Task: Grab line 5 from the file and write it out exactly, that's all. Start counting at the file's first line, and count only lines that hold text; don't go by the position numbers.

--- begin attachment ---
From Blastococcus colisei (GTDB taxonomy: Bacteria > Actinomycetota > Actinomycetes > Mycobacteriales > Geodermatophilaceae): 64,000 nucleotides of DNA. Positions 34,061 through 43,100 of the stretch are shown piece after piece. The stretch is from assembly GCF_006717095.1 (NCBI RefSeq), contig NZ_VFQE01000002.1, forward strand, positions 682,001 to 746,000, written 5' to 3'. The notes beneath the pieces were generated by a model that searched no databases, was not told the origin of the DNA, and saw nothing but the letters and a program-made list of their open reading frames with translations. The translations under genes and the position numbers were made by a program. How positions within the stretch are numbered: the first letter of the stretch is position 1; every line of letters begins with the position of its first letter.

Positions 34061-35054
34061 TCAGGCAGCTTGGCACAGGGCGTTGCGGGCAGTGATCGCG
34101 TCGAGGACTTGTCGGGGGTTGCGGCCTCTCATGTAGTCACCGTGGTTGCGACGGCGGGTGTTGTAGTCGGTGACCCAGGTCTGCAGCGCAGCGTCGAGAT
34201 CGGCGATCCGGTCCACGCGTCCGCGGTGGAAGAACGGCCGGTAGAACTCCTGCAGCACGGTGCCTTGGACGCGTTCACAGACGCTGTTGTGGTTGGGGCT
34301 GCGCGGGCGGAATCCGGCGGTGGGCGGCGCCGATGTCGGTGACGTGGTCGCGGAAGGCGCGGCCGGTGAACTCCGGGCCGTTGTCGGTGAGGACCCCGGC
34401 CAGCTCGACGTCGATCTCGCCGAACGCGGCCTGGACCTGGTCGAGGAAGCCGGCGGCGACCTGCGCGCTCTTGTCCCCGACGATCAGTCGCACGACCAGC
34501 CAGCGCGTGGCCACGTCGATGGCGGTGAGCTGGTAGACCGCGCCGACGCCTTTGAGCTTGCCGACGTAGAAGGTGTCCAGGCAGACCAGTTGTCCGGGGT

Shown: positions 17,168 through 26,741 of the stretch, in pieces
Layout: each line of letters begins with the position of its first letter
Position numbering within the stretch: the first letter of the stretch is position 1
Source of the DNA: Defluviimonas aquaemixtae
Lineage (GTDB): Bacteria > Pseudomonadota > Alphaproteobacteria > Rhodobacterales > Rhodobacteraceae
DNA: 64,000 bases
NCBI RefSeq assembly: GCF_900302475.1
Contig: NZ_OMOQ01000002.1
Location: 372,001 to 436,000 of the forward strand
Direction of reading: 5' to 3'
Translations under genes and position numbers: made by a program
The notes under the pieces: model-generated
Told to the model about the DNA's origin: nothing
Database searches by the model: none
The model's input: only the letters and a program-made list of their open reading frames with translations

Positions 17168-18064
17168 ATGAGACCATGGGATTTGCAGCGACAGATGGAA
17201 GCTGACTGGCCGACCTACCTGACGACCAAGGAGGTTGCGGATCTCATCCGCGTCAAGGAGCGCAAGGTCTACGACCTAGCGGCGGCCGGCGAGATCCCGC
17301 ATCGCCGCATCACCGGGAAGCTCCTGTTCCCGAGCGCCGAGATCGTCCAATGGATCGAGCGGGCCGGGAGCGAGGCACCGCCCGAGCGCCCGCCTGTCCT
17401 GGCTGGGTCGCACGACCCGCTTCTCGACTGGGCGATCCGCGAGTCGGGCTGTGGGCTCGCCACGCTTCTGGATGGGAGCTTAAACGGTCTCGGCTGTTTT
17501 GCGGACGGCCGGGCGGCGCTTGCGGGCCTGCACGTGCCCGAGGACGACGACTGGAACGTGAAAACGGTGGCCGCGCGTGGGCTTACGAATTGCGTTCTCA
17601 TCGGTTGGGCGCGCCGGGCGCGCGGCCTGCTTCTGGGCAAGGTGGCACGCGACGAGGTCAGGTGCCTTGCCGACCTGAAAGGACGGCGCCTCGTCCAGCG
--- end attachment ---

34201 CGGCGATCCGGTCCACGCGTCCGCGGTGGAAGAACGGCCGGTAGAACTCCTGCAGCACGGTGCCTTGGACGCGTTCACAGACGCTGTTGTGGTTGGGGCT